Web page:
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Figure 2 The onset time of the distribution of different ocular irAEs in lung cancer following ICI use. The onset time of ocular irAE detection has been recorded as a dot. Yellow, ophthalmoplegia; dark yellow, uveitis; brown, dry eye; and darkgray, other ocular irAEs.

FIGURE 3
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Figure 3 (A) A multivariate cox regression analysis for the ocular irAEs among age, gender, ethnicity, ICIs drugs. (B) A comparison of the onset time of ocular irAEs among ophthalmoplegia, uveitis, dry eye, and other ocular irAEs.

The Clinical Manifestation of Ocular irAEs in Lung Cancer

All of the ocular irAEs following ICIs were noninfectious and caused by the over-activate the immune system. Table 3 summarizes the clinical characteristics and necessary examinations for different ocular irAEs. Ophthalmoplegia, uveitis and dry eye were the most common ocular irAEs secondary to ICIs in lung cancer have been described separately in detail as follows. Other ocular surface complications (conjunctivitis, corneal perforation, corneal graft rejection, retinopathy, optic neuritis, amaurosis fugax, giant cell arteritis and orbital inflammation) are also briefly discussed.

TABLE 3
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Table 3 The clinical characteristics, diagnosis, and treatment for ocular irAEs on ICIs therapy in lung cancer.

Ophthalmoplegia in Lung Cancer Secondary to ICIs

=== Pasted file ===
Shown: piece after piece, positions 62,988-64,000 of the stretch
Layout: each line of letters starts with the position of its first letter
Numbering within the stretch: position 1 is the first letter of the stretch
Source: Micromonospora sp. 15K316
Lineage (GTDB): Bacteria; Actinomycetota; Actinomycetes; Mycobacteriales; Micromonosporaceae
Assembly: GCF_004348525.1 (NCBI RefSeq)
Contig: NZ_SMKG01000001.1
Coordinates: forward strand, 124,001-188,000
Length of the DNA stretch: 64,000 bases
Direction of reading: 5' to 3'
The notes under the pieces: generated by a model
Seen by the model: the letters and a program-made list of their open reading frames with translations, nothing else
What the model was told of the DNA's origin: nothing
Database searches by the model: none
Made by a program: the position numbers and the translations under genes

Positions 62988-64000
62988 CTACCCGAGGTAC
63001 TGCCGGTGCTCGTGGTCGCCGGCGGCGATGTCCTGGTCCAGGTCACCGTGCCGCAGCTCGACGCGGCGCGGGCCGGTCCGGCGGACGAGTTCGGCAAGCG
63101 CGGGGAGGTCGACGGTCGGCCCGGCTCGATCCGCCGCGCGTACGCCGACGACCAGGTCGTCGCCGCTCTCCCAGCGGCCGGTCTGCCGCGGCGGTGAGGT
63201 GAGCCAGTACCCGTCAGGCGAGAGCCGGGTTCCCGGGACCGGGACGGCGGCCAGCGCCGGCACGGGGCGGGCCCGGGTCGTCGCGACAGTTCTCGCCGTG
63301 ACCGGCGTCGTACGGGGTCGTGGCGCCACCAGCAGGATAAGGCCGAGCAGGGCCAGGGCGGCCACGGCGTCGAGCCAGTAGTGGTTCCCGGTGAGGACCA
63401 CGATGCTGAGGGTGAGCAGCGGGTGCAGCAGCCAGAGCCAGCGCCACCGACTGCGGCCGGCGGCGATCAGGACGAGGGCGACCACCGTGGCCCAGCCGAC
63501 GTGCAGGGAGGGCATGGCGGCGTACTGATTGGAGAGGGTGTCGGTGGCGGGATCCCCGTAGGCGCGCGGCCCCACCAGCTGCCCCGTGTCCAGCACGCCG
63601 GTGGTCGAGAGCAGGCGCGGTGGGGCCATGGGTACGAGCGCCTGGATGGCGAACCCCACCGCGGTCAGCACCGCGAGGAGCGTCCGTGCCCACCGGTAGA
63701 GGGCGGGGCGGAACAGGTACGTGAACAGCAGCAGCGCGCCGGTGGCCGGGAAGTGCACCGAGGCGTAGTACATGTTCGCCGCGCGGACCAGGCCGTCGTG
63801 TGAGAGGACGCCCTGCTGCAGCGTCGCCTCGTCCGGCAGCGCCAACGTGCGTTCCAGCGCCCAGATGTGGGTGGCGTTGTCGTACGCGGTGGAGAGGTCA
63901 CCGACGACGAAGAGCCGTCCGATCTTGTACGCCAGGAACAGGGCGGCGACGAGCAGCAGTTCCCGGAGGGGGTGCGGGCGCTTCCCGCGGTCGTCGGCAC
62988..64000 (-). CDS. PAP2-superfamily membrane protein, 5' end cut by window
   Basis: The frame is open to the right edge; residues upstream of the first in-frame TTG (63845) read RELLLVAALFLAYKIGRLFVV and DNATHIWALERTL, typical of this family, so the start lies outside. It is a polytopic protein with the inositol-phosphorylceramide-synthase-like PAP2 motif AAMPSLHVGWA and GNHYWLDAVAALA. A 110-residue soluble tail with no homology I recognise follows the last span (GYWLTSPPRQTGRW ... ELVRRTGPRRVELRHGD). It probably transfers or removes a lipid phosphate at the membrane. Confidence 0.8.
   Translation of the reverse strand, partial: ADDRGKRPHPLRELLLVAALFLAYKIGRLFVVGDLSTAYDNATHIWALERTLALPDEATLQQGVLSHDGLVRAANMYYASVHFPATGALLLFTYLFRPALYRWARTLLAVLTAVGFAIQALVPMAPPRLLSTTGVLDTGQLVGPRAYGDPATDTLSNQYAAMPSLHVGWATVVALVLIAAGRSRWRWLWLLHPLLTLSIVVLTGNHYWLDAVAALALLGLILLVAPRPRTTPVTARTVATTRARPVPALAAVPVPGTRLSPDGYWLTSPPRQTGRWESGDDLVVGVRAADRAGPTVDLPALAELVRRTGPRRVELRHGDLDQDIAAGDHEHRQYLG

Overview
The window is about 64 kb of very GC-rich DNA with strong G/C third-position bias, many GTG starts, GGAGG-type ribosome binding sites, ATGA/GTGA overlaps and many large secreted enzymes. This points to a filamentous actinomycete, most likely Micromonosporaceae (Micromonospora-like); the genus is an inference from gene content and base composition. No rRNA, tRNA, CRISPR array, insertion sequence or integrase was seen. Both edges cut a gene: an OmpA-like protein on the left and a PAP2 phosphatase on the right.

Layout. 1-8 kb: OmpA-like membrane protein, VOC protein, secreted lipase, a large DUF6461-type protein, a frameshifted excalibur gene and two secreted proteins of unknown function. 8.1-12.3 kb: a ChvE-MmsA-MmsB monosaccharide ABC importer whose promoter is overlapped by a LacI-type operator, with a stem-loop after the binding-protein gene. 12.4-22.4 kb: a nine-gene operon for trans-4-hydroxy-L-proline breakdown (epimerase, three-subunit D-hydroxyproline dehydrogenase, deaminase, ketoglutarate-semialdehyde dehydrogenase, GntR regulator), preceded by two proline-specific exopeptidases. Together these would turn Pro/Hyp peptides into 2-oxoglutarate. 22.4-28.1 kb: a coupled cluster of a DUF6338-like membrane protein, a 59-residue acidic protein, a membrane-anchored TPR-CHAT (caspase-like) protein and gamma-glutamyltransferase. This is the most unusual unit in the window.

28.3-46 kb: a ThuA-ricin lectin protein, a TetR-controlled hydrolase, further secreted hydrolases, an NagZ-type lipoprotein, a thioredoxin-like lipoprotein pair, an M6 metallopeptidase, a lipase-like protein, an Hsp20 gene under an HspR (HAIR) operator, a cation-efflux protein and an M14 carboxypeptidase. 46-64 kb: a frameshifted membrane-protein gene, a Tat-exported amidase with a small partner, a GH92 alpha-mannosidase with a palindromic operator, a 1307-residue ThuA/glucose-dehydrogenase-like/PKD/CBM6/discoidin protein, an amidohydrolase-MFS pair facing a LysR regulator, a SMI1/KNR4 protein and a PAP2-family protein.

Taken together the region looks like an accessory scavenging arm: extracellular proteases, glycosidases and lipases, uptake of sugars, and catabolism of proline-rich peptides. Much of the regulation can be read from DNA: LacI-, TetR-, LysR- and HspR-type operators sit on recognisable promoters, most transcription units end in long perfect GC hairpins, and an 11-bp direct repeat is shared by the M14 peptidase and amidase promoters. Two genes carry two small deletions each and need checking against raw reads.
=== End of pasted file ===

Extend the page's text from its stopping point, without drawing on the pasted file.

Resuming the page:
Ophthalmoplegia is the dysfunction (weakness or paralysis) of one or more muscles that control eye movement. Ptosis is the earliest and most common manifestation of ophthalmoplegia, followed by diplopia and strabismus. In this review, 53.12% of patients with ophthalmoplegia suffered ptosis, 37.50% suffered ptosis with diplopia/strabismus. Only three patients (9.38%) complained of diplopia. Ptosis occurs when the upper eyelid droops over the eye, which in turn makes the affected eye appear smaller than normal eyes. The eyelid may droop just a little or completely covering the pupil (92). Moreover, it can be unilateral or bilateral. According to previous studies, ophthalmoplegia in lung cancer secondary to ICIs were accompanied by myasthenia gravis (MG) in all patients (25, 3439, 46, 47, 4951, 5557, 60, 64, 6976, 79, 81). Ptosis is the key manifestation of immune-related MG, and accounts for 75%–78.7% of ICI-induced MG (irMG) (9396). Only 15% of ptosis continue to be isolated ocular complaints throughout the course of MG. MG is an autoimmune neuromuscular disease caused by antibodies directed against the postsynaptic muscle membrane. Moreover, it is reported as a life-threatening irAE with rapid deterioration shortly following ICI use (93, 97, 98). The most common reported manifestations of ICI-related MG are ptosis (75%), dyspnea (62%), limb weakness (55%), dysphagia (48%), and diplopia (42%) following ICI use (93). Severe muscle dysfunction with respiratory affectation, myocarditis, and/or myositis can also be detected in approximately two-thirds of individuals suffering from MG, and are the most fatal manifestations requiring mechanical support (89, 93). Approximately 20% of the individuals could die of MG upon an increase in respiratory dysfunction (99). In addition, the appearance of ophthalmoplegia caused by irMG can rapidly progress (96). Despite such patients with ptosis in ICI-related MG receiving discontinued ICIs and appropriate treatment with immunosuppression, their mortality rates are reportedly above 40% (100).